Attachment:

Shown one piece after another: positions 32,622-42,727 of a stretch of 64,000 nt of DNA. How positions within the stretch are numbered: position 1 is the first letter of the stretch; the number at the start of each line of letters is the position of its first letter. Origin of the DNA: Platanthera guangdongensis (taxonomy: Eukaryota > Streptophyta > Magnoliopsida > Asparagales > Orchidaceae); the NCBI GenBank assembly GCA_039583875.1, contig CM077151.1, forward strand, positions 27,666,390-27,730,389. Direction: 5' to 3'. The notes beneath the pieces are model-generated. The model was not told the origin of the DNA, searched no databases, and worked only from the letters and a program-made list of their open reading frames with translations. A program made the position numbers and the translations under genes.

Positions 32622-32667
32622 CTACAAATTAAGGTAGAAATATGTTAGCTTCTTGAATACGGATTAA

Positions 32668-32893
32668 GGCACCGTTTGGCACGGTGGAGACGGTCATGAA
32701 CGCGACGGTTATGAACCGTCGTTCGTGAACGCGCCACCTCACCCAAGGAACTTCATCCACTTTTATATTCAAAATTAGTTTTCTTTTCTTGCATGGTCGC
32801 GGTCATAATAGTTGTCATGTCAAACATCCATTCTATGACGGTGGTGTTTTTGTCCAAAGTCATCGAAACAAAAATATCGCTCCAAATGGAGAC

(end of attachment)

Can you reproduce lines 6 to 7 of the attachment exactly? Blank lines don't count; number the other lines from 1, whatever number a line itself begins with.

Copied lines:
32701 CGCGACGGTTATGAACCGTCGTTCGTGAACGCGCCACCTCACCCAAGGAACTTCATCCACTTTTATATTCAAAATTAGTTTTCTTTTCTTGCATGGTCGC
32801 GGTCATAATAGTTGTCATGTCAAACATCCATTCTATGACGGTGGTGTTTTTGTCCAAAGTCATCGAAACAAAAATATCGCTCCAAATGGAGAC